After a months-long debate among lawmakers, Gov. Charlie Baker is scheduled to sign a bill that would raise the cap on solar energy net metering in the state on Monday morning.
The compromise bill lifts the cap by 3 percent – from 4 to 7 percent of peak electrical usage for companies and from 5 to 8 percent for government-run solar - which will allow more public and private groups to sell power produced by solar panels back to utility companies.
- Labrador retriever fetches top U.S. dog breed honor for record 28th year7 Pictures
- Oscars 2019: Red carpet looks and full list of winners36 Pictures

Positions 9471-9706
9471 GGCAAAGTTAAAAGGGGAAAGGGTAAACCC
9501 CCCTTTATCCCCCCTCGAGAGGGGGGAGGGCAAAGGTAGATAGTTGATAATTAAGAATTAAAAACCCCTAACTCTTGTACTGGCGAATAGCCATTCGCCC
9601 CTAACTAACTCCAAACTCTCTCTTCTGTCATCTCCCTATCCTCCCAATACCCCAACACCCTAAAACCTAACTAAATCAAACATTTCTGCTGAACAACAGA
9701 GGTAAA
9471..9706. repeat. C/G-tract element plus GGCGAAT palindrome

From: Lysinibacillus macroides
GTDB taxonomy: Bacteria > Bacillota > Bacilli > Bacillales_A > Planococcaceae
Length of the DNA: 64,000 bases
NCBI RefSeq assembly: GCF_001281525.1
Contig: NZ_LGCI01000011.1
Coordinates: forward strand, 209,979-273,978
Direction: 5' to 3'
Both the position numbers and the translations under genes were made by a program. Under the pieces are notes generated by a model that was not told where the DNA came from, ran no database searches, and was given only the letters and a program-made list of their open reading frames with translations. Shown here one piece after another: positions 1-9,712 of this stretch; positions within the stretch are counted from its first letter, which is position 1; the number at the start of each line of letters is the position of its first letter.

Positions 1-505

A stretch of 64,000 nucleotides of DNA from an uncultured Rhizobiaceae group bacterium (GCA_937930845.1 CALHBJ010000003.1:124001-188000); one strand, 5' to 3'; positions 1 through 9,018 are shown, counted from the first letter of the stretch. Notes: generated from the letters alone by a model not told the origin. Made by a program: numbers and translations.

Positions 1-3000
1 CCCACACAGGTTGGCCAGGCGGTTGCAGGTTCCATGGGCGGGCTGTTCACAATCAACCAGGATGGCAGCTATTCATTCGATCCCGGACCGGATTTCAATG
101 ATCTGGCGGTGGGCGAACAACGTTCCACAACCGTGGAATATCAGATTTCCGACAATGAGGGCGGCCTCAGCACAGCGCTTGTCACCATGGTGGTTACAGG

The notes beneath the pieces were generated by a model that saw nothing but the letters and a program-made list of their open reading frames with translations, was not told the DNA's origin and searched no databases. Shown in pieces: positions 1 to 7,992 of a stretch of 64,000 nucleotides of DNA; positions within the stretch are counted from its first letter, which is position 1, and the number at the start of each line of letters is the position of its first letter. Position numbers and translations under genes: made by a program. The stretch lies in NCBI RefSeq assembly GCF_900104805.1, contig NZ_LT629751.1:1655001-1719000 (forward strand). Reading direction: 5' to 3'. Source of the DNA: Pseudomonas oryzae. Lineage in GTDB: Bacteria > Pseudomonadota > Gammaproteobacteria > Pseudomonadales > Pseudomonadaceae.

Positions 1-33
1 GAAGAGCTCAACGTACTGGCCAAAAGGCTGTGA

The legislation, which made its way through the House and Senate with just one opposing vote in either chamber this month, scales back the value of solar energy credits to about 11 or 12 cents per kilowatt hour, which is down from the prior rate of 17 to 21 cents.
It doesn’t apply to government-run projects or to homeowners, who would keep the higher reimbursement rates.
It comes after opposition, though. Among concerns, some solar advocates and business groups said they weren’t pleased with the bill’s credit value cuts and worried it would slow the growth of the solar industry.
Others celebrated it as a way to stoke the market for renewable energy.
"The bill approved today by the House will put thousands of solar workers back on the job and ensure families and communities reap the clear economic, tax and income benefits of solar,” Sean Garren, Northeast regional manager for Vote Solar, said last week.
Additional reporting from the State House News Service